When he was not quite 20 years old, Floyd Joliet left Girard and headed north to Michigan.

When he was not quite 20 years old, Floyd Joliet left Girard and headed north to Michigan.
After a brief post-retirement stint in Florida, Joliet and his Michigan-native wife Barbara moved back to the “quiet town” that sits as the Crawford County seat.
They’ve been here for going on seven years, each of which has been highlighted by their annual trip to the Crawford County Fair — the popular festival that kicks off today.
“This is really unique,” Floyd said of the fair Tuesday while preparing for the horticulture display at the fairgrounds. “It’s one of a kind. It’s small-community driven. It’s an event that brings the entire community together. You run into the bankers, the doctors, the dentists, the people who work at the co-op. It’s really a nice, safe, fun, family event.”
For his wife, who said she is used to the Michigan State Fair — an event where “you’re not likely to run into anybody you know” — the Crawford County Fair is an experience like no other.
“When we would go to the Michigan State Fair, you just get overwhelmed with how huge it is,” she said. “But this event down here is such a treat to be a part of. I get the biggest kick out of watching everyone bring their animals in and watching these 4-H kids trying to get those large pigs moving. It’s so much fun.”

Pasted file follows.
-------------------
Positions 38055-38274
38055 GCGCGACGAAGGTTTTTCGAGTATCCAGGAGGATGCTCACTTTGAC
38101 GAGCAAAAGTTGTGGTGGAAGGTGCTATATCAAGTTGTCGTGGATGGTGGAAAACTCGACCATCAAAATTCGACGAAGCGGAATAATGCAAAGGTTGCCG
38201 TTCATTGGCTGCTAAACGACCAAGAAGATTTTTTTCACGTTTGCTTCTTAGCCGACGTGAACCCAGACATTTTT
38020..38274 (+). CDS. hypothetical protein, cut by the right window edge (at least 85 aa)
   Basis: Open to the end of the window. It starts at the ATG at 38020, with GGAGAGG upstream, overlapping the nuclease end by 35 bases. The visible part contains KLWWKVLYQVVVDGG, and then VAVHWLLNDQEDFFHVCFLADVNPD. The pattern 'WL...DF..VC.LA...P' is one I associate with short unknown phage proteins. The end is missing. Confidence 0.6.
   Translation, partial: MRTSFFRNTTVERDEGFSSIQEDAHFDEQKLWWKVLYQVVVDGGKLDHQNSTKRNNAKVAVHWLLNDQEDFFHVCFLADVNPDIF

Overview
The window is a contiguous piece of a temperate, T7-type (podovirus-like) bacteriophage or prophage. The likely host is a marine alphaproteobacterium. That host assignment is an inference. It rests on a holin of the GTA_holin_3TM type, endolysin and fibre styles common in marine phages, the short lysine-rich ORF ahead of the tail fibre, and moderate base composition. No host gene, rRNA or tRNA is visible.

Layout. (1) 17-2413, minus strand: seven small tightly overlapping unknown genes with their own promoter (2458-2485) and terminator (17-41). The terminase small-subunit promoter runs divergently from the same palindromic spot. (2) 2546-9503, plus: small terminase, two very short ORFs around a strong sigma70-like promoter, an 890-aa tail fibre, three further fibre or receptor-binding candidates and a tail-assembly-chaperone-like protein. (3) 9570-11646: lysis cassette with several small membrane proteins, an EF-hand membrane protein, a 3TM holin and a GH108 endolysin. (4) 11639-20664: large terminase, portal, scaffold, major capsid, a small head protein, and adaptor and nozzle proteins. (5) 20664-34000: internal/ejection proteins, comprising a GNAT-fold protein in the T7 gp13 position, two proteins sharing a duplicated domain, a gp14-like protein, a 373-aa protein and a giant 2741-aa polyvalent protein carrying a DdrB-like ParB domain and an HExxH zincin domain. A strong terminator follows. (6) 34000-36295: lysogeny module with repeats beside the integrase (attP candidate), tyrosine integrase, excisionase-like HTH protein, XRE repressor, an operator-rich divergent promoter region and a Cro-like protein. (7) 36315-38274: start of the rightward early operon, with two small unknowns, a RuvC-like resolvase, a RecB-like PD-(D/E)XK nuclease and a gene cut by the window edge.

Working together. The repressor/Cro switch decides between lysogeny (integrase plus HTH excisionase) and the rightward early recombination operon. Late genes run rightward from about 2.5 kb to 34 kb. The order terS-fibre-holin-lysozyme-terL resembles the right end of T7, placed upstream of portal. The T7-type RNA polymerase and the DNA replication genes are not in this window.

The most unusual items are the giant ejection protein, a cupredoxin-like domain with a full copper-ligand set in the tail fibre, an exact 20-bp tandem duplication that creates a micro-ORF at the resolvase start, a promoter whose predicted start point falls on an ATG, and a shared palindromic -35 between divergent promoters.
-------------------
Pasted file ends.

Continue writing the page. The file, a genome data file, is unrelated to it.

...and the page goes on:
Mike Bicknell, of Pittsburg, is the father of three 4-H participants. He and his children were at the fairgrounds Tuesday preparing to show off three of their “best pigs.” But while competing adds a sense of excitement to their experience, just being at the fair is enough for them.
“The fair is like one of our vacations,” Bicknell said. “We enjoy it. We hang out all week.”
Tuesday was “move-in day” for many of the vendors, campers and participants. It also serves as the culmination of a year’s worth of planning for the fair.
“As soon as (last year’s) fair was over, we started planning for this one,” said Robert Tersinar, fair board treasurer. “During our September board meeting, we were already making our list of what worked and what didn’t work. We are always trying to find ways to enhance the fair.”
And it was the extensive planning and managing of resources that helped protect the fair from the fierce economic recession that caused many corporations and organizations to scale back.
“Despite the seemingly tough economic times, we haven’t pulled back any,” Tersinar said. “The fair needs to be there and it needs to be strong. That’s why we’ve been conservative with our funds over the years.
“We haven’t taken our foot off the gas,” he said.
Today has been designated Dennis Brown Day in Crawford County in honor of the longtime fair board president. The board’s current president, Kirk Conroy, said this year’s fair was just another testament to the hard work Brown put forth during his time on the board.
“We’re all excited about it being Dennis Brown Day,” Conroy said. “Everyone is excited about the fair this year. All the preparation is done, and it’s time to get rolling.”
Kim Viets, fair board member, said those who attend this year’s fair will be greeted by several new vendors, which proved the fair is still running at full steam.
“I think we’re going to have a great fair this year,” she said. “We have great vendors annually and this year we have vendors we’ve never had before. It’s really an exciting time for all of us.”